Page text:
Corporate Twitter fails

Posted by Rashed Khan on April 5th, 2013 at 9:02 am

Corporate Twitter fails

Social media sites such as Facebook and Twitter have become all the rage with millions of people joining them. With so many people using social media sites, businesses have quickly caught on to the fact that they can use these sites as a free medium to market their products. In addition to this, Google has mentioned that it looks at social media signals to help it rank websites which means that there is little excuse for a major company not to be promoting its products or services on at least one social media site. However, this has created many overnight, self-proclaimed social media gurus giving bad advice and has also resulted in major businesses posting embarrassing messages which have adversely affected their brand image. Here are some Twitter fails that businesses made:


Social media marketing is often thought of as a trivial aspect of marketing and therefore responsibility of running it is often given to junior staff. If you’re going to give responsibility of a part of your online marketing campaign to a junior member of staff then you need to make  sure you monitor it every now and then as HMV recently found out. HMV has fallen n tough times and has recently had to make some of its staff redundant . As you’d expect, the employees being made redundant didn’t appreciate this and those who had access to the company’s Twitter account and voiced their anger about being made redundant.

The mainstream media quickly picked up on the tweets and spread the tweets across the Internet before HMV could get the chance to delete it.

What have we learnt: If you’re going to allow junior staff to talk about your brand on social media sites then make sure to keep them happy and make sure you change the password if you make them redundant!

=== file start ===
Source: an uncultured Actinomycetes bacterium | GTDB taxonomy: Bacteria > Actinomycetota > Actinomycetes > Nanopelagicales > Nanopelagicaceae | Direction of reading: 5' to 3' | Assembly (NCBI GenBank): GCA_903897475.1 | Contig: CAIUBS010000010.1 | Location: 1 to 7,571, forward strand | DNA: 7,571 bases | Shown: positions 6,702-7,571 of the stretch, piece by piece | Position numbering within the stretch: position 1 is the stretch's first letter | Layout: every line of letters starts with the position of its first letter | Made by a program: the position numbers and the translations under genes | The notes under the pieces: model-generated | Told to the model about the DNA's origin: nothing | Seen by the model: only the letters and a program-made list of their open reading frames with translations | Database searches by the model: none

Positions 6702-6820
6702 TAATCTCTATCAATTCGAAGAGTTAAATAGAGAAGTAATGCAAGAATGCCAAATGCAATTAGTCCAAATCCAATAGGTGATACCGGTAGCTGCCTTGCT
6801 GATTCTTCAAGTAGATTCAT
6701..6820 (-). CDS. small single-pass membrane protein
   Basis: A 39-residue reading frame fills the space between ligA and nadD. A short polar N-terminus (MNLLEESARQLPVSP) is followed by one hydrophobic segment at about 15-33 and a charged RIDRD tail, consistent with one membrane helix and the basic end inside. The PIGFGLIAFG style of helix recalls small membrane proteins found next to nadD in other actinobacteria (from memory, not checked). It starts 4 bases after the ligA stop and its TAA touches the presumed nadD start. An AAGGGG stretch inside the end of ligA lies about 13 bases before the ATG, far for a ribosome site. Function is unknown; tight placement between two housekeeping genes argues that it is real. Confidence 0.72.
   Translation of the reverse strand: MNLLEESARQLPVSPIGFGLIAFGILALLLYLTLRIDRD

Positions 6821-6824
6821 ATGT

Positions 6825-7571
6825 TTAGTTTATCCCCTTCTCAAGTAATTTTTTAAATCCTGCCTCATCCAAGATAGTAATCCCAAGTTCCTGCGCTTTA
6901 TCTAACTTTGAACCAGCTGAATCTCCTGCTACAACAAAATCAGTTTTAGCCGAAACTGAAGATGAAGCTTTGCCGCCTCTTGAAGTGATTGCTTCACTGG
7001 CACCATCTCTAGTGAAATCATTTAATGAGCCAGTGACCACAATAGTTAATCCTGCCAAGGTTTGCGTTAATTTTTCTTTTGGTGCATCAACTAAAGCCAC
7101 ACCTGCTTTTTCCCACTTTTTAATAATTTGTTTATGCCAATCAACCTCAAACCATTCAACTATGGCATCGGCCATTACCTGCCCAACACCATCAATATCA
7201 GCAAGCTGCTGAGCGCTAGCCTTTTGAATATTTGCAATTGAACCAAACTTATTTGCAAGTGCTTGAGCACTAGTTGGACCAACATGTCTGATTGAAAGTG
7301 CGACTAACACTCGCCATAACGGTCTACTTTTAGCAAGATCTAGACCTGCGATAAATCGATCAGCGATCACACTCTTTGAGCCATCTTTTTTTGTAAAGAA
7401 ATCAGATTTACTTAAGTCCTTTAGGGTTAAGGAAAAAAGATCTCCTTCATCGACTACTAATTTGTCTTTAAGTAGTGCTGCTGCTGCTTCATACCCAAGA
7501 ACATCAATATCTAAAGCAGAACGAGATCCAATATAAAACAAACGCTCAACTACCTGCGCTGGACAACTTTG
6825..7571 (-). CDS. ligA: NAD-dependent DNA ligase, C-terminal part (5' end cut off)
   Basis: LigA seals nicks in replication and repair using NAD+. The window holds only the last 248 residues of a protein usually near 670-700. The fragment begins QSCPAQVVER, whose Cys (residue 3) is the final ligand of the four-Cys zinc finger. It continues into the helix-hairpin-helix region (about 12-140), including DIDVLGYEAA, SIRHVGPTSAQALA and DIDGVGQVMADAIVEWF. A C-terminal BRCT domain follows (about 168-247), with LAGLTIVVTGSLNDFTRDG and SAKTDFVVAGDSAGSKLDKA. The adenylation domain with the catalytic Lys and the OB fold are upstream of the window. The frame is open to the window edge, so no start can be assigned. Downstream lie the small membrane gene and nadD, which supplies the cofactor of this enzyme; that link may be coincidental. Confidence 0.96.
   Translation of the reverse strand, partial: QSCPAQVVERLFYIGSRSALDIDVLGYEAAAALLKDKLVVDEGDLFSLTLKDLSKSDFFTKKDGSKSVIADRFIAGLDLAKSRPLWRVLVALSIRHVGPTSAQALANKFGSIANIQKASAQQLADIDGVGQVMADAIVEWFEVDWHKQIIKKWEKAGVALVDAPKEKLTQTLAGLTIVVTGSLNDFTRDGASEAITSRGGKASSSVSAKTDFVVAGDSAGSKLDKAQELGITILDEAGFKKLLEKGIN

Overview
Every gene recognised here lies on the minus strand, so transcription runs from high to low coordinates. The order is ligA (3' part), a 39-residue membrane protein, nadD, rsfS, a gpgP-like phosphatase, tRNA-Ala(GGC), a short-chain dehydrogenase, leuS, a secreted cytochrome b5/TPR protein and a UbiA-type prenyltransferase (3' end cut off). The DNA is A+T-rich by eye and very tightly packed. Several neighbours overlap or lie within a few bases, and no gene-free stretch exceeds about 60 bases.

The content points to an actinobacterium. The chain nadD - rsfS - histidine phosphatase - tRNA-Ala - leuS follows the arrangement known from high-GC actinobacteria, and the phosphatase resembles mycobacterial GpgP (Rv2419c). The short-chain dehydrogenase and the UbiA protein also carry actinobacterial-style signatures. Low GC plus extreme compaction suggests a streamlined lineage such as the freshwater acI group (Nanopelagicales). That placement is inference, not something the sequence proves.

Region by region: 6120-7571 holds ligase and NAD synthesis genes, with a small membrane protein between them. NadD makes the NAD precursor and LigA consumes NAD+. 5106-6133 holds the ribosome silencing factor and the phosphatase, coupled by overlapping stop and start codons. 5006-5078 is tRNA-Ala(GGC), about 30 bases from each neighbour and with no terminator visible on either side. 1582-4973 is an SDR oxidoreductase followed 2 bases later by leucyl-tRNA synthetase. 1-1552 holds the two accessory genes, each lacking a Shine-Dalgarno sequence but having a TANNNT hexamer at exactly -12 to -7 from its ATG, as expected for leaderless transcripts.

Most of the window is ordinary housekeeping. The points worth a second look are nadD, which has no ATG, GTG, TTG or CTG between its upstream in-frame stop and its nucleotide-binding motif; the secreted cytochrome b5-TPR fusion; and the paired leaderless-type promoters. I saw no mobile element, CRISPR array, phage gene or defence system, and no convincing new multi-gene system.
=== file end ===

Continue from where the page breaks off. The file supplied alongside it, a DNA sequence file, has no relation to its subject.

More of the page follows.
Here’s a shocking tweet from the online ticket exchange company StubHub. The person who tweeted this tweet was clearly not having a good and although the tweet was deleted in less than an hour, it was enough time for a screenshot to be taken and for the tweet to be spread all over the Internet. Since the tweet was posted, StubHub have apologised for the tweet whcih is to be expected but outbreaks like this can be very damaging to a company’s image.

What have we learnt: Yes, social media is a place to get your message across in an informal way but companies still need to remain professional.


Waitrose though they were onto something when they decided to create their hashtag allowing Tweeter uses to say what they liked about shopping at Waitrose while adding the #waiteroseReasons hashtag. This didn’t go quite as well as they’d have hoped as a number of people started posting negative comments using the #waiteroseReasons hashtag. Here’s a few from the mountains of humorous tweets that were posted.

I shop at Waitrose because it makes me feel important and I absolutely detest being surrounded by poor people #waitrosereasons

I shop at #waitrose because I WILL NOT stand next to the scum bags at Marks and Spencer. #waitrosereasons

I shop at Waitrose so people know I’m filthy rich and therefore automatically better than they are #WaitroseReasons

What have we learnt: Don’t ask for an opinion on an informal medium such as social media and then expect everyone to give a positive reply.


Here’s another example of a marketing campaign involving users unexpectedly reacting negatively to a hashtag campaign. McDonalds created a hashtag called #McDstories where they would post positive tweets on its customer’s experiences whilst at McDonalds. However, Twitter users soon took it upon themselves to post negative tweets about their experience at McDonalds such as finding unexpected items in their food, hygiene complaints and claiming that staff were rude to them. There were also a lot of tweets about McDonald’s aggressive marketing campaign linking it to the growing concern of obesity in young people. Even today, after a year since the initial #McDstories tweet firsdt made its appearance you can find people talking about the marketing fail.

What have we learnt: People are more prone to post negative opinions rather than positive ones

BIO: Rashed has his own business on eBay and has been working in online marketing for over 2 years. These corporate Twitter fails have been written on behalf of eSeller Media. eSeller have free resources for online businesses.

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